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Janann "Jane M." Pate Abshire
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Birth: 1840
Kentucky, USA
Death: 1922

Please continue reading Jane's bio for the wonderful tribute on her husband, Capt. Abshire.

Kentucky Marriges
Name: Joshua C. Abshire
Birth Date: 1833
Birthplace: Kentucky
Age: 24
Spouse's Name: Jane Ann Pate
Spouse's Birth Date: 1839
Spouse's Birthplace: Kentucky
Spouse's Age: 18
Event Date: 23 Dec 1857
Event Place: Hancock, Kentucky

1870 US Census, Hawesville, Hancock, Kentucky
Joshua Abshire M 37 Kentucky
Jane Abshire F 30 Kentucky
Lilly Abshire F 7 Kentucky
Anna Abshire F 6 Kentucky
Frank Abshire M 4 Kentucky
David Abshire M 2 Kentucky
Wm E Mollinas M 48 Germany

1880 US Census, Troy twn, Perry, Indiana
Josh Abshire Self M 48 Kentucky, United States
Lily Abshire Daughter F 18 Kentucky, United States
Anna Abshire Daughter F 16 Kentucky, United States
Frank Abshire Son M 13 Kentucky, United States
Mary Abshire Daughter F 4 Indiana, United States
Katie Abshire Daughter F 9 Kentucky, United States
Jane Abshire Wife F 40 Kentucky, United States

Cannelton Telephone, 3 Fev 1922, Jane M. Pate Abshire, Obituary, Cliff Cemetery.

Tell City News, 3 Feb 1922, Mrs. Abshire, w/o Josh, 78 years, obituary, Cliff Cemetery.

Cannelton Enquirer, 4 Feb 1922, Mrs. Abshire, w/o late Josh, Obituary, bur Cannelton.

The Following is about Jane's husband Capt. Abshire.

Captain Josh Abshire, the veteran steamboat-man, was born in Hawesville, August 17, 1833.
The family came to Hawesville from Virginia and his father and grandfather were both river pilots, the grandfather being a flatboat-man who brought salt from the Kanawha salt well to all Ohio and Mississippi River points and the father following as a flatboat-man at first and afterwards as a steamboat-man.
The grandfather died at Hawesville and the father, lost his life at New Orleans while there on a steamboat trip. The exact manner of his death was never known and his grave is not located.
The family early became interested in the coal mines in and about Hawesville where they were the only ones between Pittsburg and New Orleans, and the senior Abshire was one of the first to take coal to New Orleans for the purpose of inducing the people there to use it.
During the war, "Captain Josh," as he has long been familiarly called, was wharf-master at Hawesville and sold coal to all the boats that passed. In this way he became familiar with some of the most stirring events of the war between the states in this part of the country, for Hawesville was a strong secession town and Cannelton was just as radically pro-Union.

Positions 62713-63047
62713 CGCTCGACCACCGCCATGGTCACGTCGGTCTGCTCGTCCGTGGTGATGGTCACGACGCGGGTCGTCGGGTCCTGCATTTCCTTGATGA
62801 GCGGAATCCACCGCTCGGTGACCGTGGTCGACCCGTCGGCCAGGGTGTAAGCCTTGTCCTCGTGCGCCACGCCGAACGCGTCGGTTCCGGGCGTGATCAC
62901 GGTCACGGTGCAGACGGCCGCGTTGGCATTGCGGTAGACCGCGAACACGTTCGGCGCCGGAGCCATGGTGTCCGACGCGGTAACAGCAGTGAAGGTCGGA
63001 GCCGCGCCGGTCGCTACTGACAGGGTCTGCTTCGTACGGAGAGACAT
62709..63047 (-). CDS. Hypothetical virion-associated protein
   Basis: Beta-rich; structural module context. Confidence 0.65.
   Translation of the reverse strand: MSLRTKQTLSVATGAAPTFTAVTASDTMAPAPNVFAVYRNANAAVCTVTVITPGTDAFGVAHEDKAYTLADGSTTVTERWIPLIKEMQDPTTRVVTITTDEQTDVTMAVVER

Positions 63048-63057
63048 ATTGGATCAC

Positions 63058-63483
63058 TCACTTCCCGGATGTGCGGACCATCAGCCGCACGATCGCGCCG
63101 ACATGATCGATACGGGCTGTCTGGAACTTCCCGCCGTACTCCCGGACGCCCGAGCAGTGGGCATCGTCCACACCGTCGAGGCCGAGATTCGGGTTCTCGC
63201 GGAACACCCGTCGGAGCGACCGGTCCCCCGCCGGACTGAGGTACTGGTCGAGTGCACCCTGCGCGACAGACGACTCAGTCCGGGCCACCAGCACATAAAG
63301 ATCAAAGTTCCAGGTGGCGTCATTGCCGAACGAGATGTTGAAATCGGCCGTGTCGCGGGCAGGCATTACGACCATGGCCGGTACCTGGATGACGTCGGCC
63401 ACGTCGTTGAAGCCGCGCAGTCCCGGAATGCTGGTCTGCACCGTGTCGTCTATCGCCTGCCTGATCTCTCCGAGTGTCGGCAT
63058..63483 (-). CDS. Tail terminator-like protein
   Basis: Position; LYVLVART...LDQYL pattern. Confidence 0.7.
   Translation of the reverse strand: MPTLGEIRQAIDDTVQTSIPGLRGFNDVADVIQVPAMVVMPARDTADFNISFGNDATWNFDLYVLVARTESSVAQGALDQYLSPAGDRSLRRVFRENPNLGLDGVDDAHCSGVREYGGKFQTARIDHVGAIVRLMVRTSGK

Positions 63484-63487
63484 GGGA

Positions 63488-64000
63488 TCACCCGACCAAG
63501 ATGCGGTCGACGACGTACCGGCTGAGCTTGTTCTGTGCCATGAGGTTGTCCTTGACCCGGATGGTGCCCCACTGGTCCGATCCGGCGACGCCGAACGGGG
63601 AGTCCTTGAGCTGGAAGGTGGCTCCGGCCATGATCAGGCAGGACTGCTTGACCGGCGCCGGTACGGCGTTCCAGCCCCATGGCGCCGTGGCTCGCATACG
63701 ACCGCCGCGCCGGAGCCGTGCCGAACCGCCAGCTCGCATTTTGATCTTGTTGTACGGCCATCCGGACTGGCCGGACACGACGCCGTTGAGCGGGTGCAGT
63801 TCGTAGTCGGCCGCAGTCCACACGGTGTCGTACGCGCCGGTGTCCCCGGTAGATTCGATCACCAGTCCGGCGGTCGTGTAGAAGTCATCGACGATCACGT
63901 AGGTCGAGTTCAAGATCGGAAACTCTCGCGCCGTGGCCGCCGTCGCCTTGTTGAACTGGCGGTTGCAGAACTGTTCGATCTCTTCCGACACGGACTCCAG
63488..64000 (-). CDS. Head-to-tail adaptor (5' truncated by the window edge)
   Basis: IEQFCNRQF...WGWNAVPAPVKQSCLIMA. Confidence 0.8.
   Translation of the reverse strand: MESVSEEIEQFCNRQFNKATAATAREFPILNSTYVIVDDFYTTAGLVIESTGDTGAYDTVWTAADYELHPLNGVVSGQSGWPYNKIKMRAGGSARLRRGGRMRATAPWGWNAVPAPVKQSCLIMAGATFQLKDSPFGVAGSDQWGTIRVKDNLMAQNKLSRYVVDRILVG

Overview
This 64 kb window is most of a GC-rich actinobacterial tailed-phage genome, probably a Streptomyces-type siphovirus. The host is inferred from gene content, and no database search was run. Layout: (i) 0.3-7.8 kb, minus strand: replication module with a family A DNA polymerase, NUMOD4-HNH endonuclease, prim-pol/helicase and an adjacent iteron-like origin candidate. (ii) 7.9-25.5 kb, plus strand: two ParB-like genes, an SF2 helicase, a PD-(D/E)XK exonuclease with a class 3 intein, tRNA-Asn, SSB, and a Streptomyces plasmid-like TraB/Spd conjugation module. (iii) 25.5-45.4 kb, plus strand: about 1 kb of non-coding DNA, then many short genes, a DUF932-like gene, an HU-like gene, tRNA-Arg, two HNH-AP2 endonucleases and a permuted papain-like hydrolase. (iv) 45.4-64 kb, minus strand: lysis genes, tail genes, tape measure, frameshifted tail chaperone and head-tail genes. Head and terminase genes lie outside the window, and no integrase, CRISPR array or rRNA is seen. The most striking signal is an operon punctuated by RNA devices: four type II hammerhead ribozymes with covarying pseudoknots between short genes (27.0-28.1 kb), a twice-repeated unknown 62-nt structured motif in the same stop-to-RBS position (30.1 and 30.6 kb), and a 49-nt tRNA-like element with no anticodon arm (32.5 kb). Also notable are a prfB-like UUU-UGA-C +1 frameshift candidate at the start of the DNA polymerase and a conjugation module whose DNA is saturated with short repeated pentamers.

Gunboats were often landed on either side or anchored in the river, as there was such demand for coal in those days that there was often much delay. Sharpshooters infested the high hills on either side of the river here and thus there was frequent excitement.
For sixty years, Captain Abshire had been on the river in some form of service and for thirty years he had been in charge of the boats of the Crammond Line between Cannelton and Owensboro. He was in charge of many night and Sunday excursions between Cannelton and Evansville and he was always genial and accommodating and was well known to thousands. He made friends of all and yet he was a man of most positive character and asserted himself whenever the occasion presented itself without the least mental reservation. He didn't mince words and was no policy trimmer. In politics he was an ardent Democrat and often expressed the wish that he might live to see at least one more Democratic president. He never ceased to be an un-reconstructed rebel and was never afraid to hurrah for Jeff Davis during or since the war.
He was one day standing in the presence of the writer some years since on the Owensboro wharf when suddenly he turned and pulled out his knife and went to a board nearby and cut a notch saying as he did so: "This is my third notch in thirty years. I have been able to get away from here on time only three times in that many years, and every time I got away on time in the past, I cut a notch. I am now cutting the third."
It was his last notch. He soon afterward went into that decadence that released him from anchor here and set him free to go to the haven beyond earthly scenes.
J.D. Kelly, Hawesville, Kentucky. 
 
Family links: 
 Spouse:
  Joshua C. Abshire (1833 - 1910)
 
Note: No dates, Her stone beside that of Capt. J. C. Abshire.
 
Burial:
Cliff Cemetery
Cannelton
Perry County
Indiana, USA
 
Created by: Christina
Record added: May 02, 2014
Find A Grave Memorial# 129056730
Janann Jane M. <i>Pate</i> Abshire
Added by: Stone Chaser
 
 
Photos may be scaled.
Click on image for full size.


- Christina
 Added: Aug. 2, 2014
 
 
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